Perugia, Italy, July 11-20
Italy’s music scene shows it has more to offer than nights at the opera in July as the hilltop town of Perugia in the middle of the “boot” plays host to an altogether more unruly genre for Umbria Jazz. Festivities kick off on July 10 with a charity football match between two teams formed entirely of musicians - Nazionale Italiana Cantanti and Nazionale Italiana Jazzisti. American jazz greats Herbie Hancock and Al Jarreau will please the purists, while hip-hop group The Roots become the first rap act to play at the festival in its 37-year history. Ladies’ night features Natalie Cole, daughter of the late Nat King, and a day dedicated to Italian artists will be topped off with a tribute to film music composer Armando Trovajoli. Hit “Techno-Logical”, the festival within a festival where live DJs play dance music non-stop from 4p.m. to 4 a.m. Pay a visit to the Perugina chocolate factory museum or visit the 16th-century fortress known as the Rocca Paolina. Tickets to different events 10-55 euros.
Verbier, Switzerland, July 18-Aug 3
This festival making efficient summertime use of a Swiss ski resort has been described as the music world’s equivalent of the annual Davos economic summit - and for good reason. Pianist Martha Argerich has been a regular since the festival started 20 years ago, and her august presence assures not just a high standard of music-making, but also the recruitment of an elite crew of musicmakers. This year’s crop includes cellist Steven Isserlis, guest conductors Marc Minkowski, Ivan Fischer and Daniel Harding, pianist Evgeny Kissin and singers Vittorio Grigolo, Thomas Hampson, Rene Pape, Eva-Maria Westbroek, Ramon Vargas and Rolando Villazon. There’s also a world music night with Senegalese troubadour Youssou N’Dour to leaven the loaf. Ticket prices 45-180 Swiss francs. Hotel space is not cheap but is available, thanks to the ski resort locale.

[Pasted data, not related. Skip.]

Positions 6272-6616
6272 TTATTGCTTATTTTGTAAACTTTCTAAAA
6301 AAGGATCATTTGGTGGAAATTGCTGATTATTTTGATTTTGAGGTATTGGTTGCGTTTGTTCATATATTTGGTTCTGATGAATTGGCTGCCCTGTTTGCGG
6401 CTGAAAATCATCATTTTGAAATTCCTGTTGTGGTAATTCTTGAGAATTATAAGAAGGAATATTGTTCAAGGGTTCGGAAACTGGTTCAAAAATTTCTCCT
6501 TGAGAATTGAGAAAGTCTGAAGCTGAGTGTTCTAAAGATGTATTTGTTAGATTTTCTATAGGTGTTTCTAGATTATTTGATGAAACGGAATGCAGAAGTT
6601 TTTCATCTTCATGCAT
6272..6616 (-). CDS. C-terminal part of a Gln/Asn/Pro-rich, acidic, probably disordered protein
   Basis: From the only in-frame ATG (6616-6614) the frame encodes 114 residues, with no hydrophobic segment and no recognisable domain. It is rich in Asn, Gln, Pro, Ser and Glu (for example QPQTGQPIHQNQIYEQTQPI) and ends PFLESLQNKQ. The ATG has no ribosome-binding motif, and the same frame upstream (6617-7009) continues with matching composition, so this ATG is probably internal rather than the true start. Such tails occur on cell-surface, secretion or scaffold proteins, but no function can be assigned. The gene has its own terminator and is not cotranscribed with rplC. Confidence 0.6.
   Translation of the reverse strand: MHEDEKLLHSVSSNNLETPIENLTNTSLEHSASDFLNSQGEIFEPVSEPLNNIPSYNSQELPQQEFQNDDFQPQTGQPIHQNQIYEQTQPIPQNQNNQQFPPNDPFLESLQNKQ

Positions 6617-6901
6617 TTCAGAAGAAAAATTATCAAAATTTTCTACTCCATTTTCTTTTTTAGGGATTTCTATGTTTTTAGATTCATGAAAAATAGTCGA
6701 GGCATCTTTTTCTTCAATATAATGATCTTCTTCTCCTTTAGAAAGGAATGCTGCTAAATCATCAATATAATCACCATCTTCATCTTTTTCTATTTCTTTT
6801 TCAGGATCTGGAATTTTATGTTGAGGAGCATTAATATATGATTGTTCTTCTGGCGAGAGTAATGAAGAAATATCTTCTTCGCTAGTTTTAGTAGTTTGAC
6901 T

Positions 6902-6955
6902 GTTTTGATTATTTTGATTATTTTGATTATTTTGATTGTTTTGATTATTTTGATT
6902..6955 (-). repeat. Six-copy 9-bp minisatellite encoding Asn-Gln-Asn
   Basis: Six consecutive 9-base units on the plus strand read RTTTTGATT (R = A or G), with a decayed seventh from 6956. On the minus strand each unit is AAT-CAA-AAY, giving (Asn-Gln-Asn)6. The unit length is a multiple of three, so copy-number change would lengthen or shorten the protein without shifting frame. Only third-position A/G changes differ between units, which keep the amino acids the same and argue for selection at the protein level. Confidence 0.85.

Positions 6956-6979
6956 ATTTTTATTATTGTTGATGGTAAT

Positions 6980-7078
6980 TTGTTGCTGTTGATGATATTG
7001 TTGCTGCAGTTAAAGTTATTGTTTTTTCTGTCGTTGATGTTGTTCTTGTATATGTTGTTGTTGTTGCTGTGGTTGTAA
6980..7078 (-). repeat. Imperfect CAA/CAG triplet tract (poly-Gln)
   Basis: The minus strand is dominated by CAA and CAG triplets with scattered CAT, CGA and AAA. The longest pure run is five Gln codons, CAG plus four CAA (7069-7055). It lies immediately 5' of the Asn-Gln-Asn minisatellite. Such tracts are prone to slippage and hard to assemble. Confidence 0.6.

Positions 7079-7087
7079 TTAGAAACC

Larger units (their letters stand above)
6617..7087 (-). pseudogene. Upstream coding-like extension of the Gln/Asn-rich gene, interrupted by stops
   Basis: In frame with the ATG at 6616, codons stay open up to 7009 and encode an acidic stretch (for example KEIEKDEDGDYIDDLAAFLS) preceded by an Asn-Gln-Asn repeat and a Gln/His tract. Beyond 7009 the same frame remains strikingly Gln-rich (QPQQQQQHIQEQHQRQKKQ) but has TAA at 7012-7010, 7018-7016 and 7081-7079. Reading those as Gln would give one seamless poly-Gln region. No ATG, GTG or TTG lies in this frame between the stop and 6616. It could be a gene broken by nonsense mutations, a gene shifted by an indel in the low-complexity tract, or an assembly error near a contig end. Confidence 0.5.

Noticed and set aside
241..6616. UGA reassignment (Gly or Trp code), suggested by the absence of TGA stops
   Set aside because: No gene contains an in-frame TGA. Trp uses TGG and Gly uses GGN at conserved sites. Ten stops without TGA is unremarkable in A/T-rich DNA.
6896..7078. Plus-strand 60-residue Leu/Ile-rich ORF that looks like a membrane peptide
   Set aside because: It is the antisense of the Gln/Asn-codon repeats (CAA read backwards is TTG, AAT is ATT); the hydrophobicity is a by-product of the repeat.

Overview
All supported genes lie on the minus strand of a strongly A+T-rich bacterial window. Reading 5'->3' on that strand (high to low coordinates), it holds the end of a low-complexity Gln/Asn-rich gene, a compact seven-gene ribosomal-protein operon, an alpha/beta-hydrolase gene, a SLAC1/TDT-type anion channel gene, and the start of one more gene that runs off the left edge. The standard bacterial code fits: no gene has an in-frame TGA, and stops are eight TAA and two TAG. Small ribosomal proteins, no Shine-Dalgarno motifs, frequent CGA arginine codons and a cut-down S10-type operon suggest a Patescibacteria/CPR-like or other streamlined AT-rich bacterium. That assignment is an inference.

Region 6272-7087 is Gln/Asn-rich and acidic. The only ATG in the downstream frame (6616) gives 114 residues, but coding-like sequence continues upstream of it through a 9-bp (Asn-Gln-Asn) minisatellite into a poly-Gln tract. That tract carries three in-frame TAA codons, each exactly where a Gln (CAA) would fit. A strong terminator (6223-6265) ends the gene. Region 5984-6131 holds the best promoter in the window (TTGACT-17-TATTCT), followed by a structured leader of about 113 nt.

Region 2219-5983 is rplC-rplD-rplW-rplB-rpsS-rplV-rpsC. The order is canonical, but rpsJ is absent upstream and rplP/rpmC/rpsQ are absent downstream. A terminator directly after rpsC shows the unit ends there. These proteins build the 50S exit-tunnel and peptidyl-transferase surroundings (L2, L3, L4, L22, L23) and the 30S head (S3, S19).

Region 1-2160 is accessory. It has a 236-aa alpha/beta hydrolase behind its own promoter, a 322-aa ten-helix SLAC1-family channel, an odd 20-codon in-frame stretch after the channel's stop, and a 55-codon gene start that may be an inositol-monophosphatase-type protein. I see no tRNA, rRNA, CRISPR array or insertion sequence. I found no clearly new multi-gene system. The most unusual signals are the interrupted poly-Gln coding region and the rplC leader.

Salzburg, Austria, July 13-Aug 31
This year’s Salzburg Festival continues the tradition at one of the world’s most prestigious music venues of being cutting edge and dripping with luxury at the same time. For those who want to know where opera is going, French composer Marc-Andre Dalbavie, steeped in the spectral school, teams up with librettist Barbara Honigmann and director Luc Bondy for “Charlotte Salomon”, based on the work of the Jewish artist gassed at Auschwitz. For those who take their opera star-powered, Anna Netrebko and Placido Domingo pair up for a new production of Verdi’s “Il Trovatore” by Alvis Hermanis. Throw in “Der Rosenkavalier” directed by Harry Kupfer for the occasion of Strauss’s 150th anniversary, and Gustavo Dudamel conducting in the festival’s parallel concert series, and it is a festive time indeed. Prices 16-420 euros.
Lake Constance, Austria, July 23-Aug 5